Discovery may revolutionize new drug discoveries, disease research
Research from York University’s Lassonde School of Engineering, has found a new set of algorithms that can help determine the 3D structure of proteins to one day find new treatments for a range of diseases including Alzheimer’s, HIV and cancer. The research, published in the current edition of the journal Nature Methods, shows that these new algorithms rapidly generate 3-D structures of viruses, which could revolutionize the development of new drug therapies.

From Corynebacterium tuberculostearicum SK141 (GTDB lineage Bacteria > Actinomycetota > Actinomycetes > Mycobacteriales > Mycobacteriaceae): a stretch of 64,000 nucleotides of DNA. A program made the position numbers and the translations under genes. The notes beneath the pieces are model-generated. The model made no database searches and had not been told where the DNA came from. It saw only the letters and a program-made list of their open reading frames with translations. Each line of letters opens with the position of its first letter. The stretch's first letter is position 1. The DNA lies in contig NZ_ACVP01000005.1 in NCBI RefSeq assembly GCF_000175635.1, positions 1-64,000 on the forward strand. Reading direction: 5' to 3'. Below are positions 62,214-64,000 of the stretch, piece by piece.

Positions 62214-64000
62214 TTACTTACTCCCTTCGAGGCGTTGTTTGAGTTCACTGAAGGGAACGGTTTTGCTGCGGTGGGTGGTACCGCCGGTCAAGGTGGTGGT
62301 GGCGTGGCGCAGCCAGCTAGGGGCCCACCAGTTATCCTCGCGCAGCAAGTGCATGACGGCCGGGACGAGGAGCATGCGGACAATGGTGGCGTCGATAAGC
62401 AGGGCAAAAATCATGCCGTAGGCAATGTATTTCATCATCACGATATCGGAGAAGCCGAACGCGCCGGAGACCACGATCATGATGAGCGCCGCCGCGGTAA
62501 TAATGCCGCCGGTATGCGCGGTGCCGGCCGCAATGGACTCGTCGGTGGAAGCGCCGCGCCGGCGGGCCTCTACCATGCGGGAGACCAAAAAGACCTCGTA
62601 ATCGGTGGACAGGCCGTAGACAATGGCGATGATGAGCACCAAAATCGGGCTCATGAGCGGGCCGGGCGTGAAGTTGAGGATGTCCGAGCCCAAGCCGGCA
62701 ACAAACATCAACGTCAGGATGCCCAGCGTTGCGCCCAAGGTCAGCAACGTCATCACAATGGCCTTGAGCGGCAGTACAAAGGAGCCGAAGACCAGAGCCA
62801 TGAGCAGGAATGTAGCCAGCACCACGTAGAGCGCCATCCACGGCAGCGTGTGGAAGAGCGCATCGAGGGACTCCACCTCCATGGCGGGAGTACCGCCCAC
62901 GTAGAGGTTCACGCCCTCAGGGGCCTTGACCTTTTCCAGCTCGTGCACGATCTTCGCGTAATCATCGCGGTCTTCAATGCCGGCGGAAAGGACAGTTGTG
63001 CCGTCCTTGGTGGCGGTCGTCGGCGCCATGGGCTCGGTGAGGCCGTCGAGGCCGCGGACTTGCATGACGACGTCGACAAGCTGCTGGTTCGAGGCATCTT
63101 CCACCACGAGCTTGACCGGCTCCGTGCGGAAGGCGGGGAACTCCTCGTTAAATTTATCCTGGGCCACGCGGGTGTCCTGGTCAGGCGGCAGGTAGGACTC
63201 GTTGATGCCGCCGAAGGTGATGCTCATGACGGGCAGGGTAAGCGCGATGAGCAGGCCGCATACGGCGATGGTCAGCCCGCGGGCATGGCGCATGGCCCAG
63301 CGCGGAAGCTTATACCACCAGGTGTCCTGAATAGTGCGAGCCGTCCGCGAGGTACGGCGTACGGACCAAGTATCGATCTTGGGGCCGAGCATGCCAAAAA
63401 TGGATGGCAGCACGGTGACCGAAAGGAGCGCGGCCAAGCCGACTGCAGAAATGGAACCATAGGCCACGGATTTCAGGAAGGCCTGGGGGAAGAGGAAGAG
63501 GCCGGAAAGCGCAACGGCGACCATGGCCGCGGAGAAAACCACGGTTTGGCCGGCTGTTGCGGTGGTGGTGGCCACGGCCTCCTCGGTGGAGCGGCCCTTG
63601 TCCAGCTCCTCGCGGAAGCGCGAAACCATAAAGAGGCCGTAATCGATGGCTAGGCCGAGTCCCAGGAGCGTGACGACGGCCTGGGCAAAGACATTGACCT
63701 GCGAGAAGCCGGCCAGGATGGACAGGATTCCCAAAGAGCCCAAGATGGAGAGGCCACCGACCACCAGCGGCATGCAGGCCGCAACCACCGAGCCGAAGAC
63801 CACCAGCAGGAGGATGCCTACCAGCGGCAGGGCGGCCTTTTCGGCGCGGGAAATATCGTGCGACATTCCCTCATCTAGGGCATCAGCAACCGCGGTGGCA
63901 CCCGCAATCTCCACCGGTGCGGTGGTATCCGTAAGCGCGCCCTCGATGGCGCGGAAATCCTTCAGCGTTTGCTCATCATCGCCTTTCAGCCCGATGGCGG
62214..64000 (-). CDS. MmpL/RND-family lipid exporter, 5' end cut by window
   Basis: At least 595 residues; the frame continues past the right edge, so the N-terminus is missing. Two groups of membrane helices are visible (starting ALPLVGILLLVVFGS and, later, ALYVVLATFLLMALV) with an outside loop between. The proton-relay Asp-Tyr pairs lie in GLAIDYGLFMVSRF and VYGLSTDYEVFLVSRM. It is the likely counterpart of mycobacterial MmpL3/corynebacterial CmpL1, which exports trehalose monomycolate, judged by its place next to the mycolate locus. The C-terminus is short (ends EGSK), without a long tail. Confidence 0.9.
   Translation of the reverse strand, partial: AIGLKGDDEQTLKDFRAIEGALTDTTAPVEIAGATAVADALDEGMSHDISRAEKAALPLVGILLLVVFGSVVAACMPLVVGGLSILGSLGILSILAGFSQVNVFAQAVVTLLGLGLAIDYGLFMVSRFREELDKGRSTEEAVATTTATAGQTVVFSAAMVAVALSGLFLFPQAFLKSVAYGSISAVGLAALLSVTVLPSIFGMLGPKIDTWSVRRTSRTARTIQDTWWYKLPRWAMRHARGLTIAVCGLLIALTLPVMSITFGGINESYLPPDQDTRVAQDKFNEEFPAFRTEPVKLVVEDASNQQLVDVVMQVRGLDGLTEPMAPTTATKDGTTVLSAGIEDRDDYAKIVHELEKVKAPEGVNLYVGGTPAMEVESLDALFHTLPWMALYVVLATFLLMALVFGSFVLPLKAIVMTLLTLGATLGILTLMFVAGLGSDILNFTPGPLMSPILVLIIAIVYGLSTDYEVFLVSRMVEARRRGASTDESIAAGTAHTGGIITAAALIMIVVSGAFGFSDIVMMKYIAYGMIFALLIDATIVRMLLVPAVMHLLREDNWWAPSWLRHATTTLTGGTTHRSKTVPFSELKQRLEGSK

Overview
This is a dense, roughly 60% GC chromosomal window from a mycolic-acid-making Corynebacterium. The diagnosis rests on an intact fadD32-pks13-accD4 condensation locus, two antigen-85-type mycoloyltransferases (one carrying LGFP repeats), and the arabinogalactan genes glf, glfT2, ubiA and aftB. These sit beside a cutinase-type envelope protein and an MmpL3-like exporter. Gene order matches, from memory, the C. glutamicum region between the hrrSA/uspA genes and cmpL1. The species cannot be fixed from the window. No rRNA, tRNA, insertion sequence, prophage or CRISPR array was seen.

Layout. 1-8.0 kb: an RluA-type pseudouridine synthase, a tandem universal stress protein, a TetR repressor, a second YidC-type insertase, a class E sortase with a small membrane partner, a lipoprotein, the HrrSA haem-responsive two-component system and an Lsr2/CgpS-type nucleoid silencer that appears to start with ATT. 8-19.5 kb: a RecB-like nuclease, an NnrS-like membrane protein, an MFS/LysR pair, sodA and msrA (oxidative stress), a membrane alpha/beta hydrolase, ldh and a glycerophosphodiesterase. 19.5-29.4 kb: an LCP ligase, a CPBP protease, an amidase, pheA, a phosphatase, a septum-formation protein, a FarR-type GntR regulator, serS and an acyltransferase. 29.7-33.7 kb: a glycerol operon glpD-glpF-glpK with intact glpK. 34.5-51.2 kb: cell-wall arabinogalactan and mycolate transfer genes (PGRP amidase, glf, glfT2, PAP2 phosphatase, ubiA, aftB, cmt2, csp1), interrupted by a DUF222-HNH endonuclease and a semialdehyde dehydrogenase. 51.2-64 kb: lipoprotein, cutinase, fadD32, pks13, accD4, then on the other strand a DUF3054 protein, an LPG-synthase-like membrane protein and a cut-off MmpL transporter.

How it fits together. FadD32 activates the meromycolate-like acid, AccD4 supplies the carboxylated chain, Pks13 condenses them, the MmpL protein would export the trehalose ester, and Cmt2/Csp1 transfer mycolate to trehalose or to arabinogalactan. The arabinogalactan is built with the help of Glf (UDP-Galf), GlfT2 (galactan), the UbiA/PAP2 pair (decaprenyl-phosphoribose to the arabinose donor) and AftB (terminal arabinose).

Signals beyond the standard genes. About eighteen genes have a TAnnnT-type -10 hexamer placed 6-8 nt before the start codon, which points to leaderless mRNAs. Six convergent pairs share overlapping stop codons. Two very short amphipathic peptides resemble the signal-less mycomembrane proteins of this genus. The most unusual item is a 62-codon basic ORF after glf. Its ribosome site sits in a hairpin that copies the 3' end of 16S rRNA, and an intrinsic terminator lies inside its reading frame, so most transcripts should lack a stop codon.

One of the lead researchers on the project, Assistant Professor Marcus Brubaker, at the Lassonde School of Engineering, says that cryo-EM, had previously been a computationally demanding task.
“Collecting data on an electron microscope might take a few hours or maybe a day or two,” says Brubaker. “However, processing that data to determine the 3D structure would require weeks or even months of computation time on large, expensive computer clusters. Our work now makes this possible in a few hours on a relatively inexpensive desktop computer.”
Brubaker adds, the dramatic change in processing times not only speeds up the existing process, but will also enable experts to dig even deeper into their data to discover new biology that wouldn't have been practical before.
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